Following his completion of a course in color photography Al opened his own art and photography establishment “Studio 74” at that number on 57th Street, which happened to be located next door to the voice instruction school of famed composer Gian Carlo-Menotti which, Al says, provided not only a pleasant musical accompaniment but also a wealth of models for the Alegre activity.

Exposure to commercial art led to an interest in air brush techniques and consequently to Alegre’s present career as a technical illustration.  Since embarking in the field he has worked for Polaroid Electronics in Long Island, Fairchild Aircraft in Maryland, EDO COpr, Long Island, and the Missile and Space Division of GE in Philadelphia.

It was while working for GE(on space re-entry vehicles) that Al was contacted by representatives  of our Personnel Office and soon afterward joined us for a relationship that has proved mutually profitable ever since.

Al’s artistic outpost, has not been restricted to his arsenal assignments.  His work in many media employing many techniques is well known to many Arsenalites.  A former charter member of the Artist’s Equity of New YOrk, and professor of a listing in “Who’s Who in American Arts” he’s now a member of the Arsenal Art Guild exhibits.  Another regular extra-curricular activity is the painting of portraits of Aresenal C.O.s which he presents to them upon their leaving Watervliet.

Apresently Al maintains a studio apartment in Troy and also a studio in PHiladelphia where, along with producing a variety of paintings, he is also working on a book on technical illstration.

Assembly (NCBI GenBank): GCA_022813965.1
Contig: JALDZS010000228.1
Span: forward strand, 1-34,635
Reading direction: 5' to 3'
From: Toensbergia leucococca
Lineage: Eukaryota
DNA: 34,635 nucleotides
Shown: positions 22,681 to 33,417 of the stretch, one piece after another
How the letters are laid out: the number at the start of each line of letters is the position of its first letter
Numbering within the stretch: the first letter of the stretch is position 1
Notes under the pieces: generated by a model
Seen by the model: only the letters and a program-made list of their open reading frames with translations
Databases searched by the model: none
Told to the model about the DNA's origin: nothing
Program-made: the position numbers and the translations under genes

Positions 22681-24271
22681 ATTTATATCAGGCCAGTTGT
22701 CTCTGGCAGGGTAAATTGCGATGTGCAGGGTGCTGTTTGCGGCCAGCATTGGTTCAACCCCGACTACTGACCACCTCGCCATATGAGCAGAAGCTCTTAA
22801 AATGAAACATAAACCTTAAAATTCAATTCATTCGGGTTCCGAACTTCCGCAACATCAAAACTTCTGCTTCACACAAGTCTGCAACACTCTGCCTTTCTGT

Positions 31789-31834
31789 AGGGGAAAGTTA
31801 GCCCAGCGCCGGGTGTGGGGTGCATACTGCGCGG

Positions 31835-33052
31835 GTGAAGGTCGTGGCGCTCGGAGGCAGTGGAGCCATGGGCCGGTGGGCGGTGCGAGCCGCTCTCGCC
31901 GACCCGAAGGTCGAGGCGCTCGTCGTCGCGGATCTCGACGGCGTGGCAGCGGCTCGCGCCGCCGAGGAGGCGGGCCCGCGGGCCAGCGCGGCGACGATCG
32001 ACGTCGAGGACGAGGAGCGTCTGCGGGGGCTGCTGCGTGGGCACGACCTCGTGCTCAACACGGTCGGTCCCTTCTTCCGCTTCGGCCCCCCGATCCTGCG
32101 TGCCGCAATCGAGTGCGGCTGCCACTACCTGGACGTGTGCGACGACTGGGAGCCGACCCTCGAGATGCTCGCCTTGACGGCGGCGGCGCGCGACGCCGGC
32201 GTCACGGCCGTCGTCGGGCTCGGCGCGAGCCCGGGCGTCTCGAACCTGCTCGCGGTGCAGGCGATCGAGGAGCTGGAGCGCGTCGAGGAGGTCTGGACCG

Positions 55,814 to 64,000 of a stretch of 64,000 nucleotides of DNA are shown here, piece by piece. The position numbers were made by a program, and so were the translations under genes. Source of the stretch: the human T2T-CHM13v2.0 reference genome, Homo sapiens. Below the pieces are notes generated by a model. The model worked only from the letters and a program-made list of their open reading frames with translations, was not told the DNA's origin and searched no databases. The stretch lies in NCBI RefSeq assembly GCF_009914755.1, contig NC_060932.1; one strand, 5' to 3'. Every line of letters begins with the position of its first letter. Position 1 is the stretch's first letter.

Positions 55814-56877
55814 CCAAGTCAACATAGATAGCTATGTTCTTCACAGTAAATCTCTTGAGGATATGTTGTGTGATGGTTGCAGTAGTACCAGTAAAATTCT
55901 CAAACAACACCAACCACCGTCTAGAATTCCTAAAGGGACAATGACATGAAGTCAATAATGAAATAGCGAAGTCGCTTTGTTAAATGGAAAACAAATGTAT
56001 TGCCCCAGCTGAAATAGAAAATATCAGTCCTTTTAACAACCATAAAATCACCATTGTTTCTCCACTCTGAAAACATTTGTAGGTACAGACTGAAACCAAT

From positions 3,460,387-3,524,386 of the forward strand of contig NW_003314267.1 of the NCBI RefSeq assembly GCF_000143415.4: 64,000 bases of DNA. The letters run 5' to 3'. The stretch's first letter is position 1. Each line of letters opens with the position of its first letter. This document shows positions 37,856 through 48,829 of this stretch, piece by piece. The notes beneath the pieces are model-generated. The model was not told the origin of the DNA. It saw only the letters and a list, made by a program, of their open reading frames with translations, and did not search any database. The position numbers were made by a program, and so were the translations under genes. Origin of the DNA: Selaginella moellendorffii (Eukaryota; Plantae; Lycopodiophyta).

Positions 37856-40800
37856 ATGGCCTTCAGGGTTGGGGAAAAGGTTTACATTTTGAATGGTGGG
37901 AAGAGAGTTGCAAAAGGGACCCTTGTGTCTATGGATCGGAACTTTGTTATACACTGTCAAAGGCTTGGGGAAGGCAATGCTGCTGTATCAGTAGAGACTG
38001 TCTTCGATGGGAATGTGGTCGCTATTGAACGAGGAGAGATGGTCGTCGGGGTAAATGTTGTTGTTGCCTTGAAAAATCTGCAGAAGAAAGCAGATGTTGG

His ambition for the future is to instruct.  And, by the results achieved by his students in the Art Guild class he recently conducted, future students are in store for a very rewarding experience.

WWII 388th Bomb Group Artist Alva Alegre – Random Snapshots Continued……

Isn’t it hard to imagine that these images were taken in 1944?  They were, and casual followers of the blog will remember that this is only a sneak peek of a larger collection of prints and negatives that I acquired from a series of two eBay auction in 2010 and 2011.  The photographer, Alva V. Alegre was a professionally trained artist who served with the 388th Bomb Group during WWII.  His treasure trove of images haunt me; my quest to figure out his life story has brought me many new leads and a number of new friends and acquaintances.






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Glenn Miller Visits Knettishall – 388th Bomb Group – BIG BAND!

August 25th, 1944,

Glenn Miller poses with some members of the 388th Bomb Group.  Only a few months later Miller went missing during a flight over the English Channel,. spurring 70 years of mystery and intrigue.  His death is still an unknown, although many suggest that he was in fact a German spy.     The second image shows the crowd during the concert – snapped by Alegre from the front of the stage.

Some of Glenn’s best known hits are Moonlight Serenade, Chattanooga Choo Choo, A String of Pearls, Little Brown Jug and Tuxedo Junction.   Many of these songs are likely lost on my generation, but will be familiar to many of the readers of this blog.  Please check out the links listed below for some vintage Glenn Miller footage!